Colonoscopy FAQ’s


What do I have to do prepare for a colonoscopy?

Advise to follow handout closely and call clinic for questions.

My pharmacist mentioned another prep I could take. What should I do?

You should take the preparation that we have recommended. If you have any medical reasons why you should not take the preparation, you should inform us and we will direct you to an appropriate alternative.

How do I know if the preparation is working?

You will have loose bowel movements with the preparation. Occasionally, some patients have very little results with the first package, but usually, the second package effectively cleans out the bowel. The key principle is to ensure that you drink 1 glass of clear liquid every hour during the preparation period. In particular, we encourage you to use clear sports drinks like Gatorade or powerade. Diabetic patients may prefer to use G2 which has less calories.

Can I continue with my regular medication schedule?

Your endoscopist will inform you as to when you resume your regular medication schedule.

Can I drink alcohol the day before the test? Can I smoke?

We would recommend that you try to avoid drinking or smoking if possible.


What happens during a colonoscopy?

Colonoscopy is a procedure that allows the physician to look directly at the lining of your large bowel (colon) and remove growths (polyps) and take samples (biopsy) any abnormalities detected. Colonoscopy usually requires light sedation and the procedure usually causes little or no pain apart from cramping.

Colonoscopy involves inserting a flexible tube (scope) into the rectum and examining the lining of the colon. On the end of the scope is a tiny camera which projects images on to monitors, enabling physicians to see the inside of the colon. As physicians guide the flexible tube though the colon, they are able to detect polyps and remove them with devices passed through the scope. Sedation is usually given to keep you comfortable. After the procedure, you will be recovered in a comfortable recovery room with appropriate monitoring of your vital signs.

Will I experience pain during a colonoscopy?

You may experience a cramping sensation during and shortly after the procedure. Every effort is made to ensure that you do not feel severe pain. This is done by giving you sedation and strong analgesics during the procedure.

How long does it take for a colonoscopy to be performed?

A colonoscopy usually takes 15-30 minutes to complete. Some procedures take longer particularly if the bowel is torturous (twisty) or if the bowel is not completely cleaned out. After the procedure, it usually takes about 30-45 minutes if you received sedation to recover adequately enough to leave the facility with adult accompaniment.

What are the benefits of having a colonoscopy performed?

A colonoscopy allows the physician to detect problems in the bowel including cancers, pre-cancerous lesions (polyps), inflammation and diverticulosis. It is the most accurate method of examining the bowel and detecting cancer. The additional benefit is that in almost all cases, if any abnormality is found it can be either removed or biopsy performed at the time of the procedure eliminating the need for an additional test. Recent studies indicate that removal of polyps will reduce the development of cancer in up to 90% of cases.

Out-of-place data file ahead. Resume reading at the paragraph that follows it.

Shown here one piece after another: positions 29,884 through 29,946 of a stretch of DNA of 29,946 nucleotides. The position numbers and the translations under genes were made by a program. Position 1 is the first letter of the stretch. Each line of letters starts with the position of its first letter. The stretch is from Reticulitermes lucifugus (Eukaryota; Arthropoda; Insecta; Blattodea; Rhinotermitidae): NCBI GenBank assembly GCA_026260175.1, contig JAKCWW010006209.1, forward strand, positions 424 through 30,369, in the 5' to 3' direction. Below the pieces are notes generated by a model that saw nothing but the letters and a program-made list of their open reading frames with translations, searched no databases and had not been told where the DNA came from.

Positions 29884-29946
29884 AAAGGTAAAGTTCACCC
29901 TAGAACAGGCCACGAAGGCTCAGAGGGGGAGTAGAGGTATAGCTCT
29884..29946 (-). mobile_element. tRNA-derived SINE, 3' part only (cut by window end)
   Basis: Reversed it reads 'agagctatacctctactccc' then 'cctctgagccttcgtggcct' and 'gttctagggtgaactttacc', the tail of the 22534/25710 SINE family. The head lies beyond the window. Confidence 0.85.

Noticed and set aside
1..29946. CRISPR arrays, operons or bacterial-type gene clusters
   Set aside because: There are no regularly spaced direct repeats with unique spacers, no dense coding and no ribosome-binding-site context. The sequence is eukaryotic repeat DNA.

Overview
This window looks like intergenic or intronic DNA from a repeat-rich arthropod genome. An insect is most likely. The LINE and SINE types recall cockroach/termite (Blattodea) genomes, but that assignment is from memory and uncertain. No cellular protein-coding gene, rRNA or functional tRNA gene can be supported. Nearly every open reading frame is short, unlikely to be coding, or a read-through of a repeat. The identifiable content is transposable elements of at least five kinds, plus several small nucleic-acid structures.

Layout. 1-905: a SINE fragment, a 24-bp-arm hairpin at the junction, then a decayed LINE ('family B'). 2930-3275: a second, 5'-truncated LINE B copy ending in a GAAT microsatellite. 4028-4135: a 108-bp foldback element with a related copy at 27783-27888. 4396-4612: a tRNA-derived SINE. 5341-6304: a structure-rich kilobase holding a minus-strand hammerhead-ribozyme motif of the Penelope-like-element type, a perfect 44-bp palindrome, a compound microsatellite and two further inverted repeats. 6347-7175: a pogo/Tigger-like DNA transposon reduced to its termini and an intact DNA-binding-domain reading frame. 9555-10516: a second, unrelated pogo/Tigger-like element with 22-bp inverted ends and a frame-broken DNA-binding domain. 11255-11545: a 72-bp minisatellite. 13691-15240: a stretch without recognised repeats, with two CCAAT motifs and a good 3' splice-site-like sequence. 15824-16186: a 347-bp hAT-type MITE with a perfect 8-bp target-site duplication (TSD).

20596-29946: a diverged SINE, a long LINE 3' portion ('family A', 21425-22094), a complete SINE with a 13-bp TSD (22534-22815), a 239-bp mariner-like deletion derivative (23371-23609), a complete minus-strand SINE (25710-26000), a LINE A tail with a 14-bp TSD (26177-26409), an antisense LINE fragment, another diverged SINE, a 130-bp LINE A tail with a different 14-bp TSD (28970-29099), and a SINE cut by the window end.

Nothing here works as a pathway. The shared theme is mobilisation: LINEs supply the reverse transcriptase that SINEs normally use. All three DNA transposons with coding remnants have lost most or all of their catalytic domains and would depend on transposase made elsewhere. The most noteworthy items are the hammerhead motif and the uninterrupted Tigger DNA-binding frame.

What are the risks of having a colonoscopy performed?

A screening colonoscopy is very safe. The Endoscopist who will be performing the tests is experienced and has special training in doing these procedures. However, as with any test, there are rare risks involved:
Pain: This can occur during and after the procedure. This is caused by stretching of the bowel and inflation of air during the procedure. This usually lasts only a brief time.

Perforation (puncture of the bowel): There is a risk approximately 1 in 5000 for colonoscopy screening but increases to 1 in 1000 if polyps are removed. If this occurs, an operation will be necessary involving a stay in hospital for several days.

Hemorrhage (bleeding): Bleeding occasionally occurs (1 in 5000) if polyps are removed or if biopsies are taken. If the bleeding cannot be controlled, a blood transfusion may be necessary, and occasionally, surgery may be needed. * Cardiac arrest and death: This is extremely rare (less than 1 in 100,000.) Staff at the clinic are trained to manage this very rare problem.

Drug reaction: Occasionally patients may have adverse reactions to the drugs administered during the procedure. To reduce this risk, you must let the doctor and nurse know of any allergies you may have to medications.

Who performs the procedure?

Only surgeons or gastroenterologists who have received formal training in this procedure are allowed to perform endoscopy at GTA Endoscopy Services Inc. Our physicians all hold staff privileges at hospitals where they perform the same procedures on a regular basis. We monitor regularly quality indicators such as rate of completion of the procedure, rates of detection for polyps and perforation rates for all Endoscopists.

The sedation for the procedure is administered by anesthesiologists who have had formal training and hold staff privileges at hospitals where they perform the same services.

Is it safe to have a colonoscopy performed in an out of hospital facility?

Colonoscopy and gastroscopy are both very safe, routine procedures. With appropriately selected patients, the risk is no different from having the procedure performed in a hospital setting. Patients who have serious medical issues are assessed and have their procedures performed in the hospital. During the procedure and in the recovery process, your blood pressure and oxygen levels are continuously monitored and highly trained professionals are supervising the procedure at all times.


What kind of sedation do you provide?

We provide what is known as neuroleptic sedation which involves using a benzodiazepine (similar to valium) and a strong painkiller (narcotic analgesic).

What does the sedation do?

The sedation will allow you to be relaxed during the procedure. Occasionally, some people fall asleep but this is not a general anesthetic. Most people do not remember what went on during the procedure because of the type of sedation used.

What are the alternatives to the sedation?

You may do the test without sedation if you choose. However, remember that a colonoscope is approximately 5 feet long and you will have cramps during the procedure.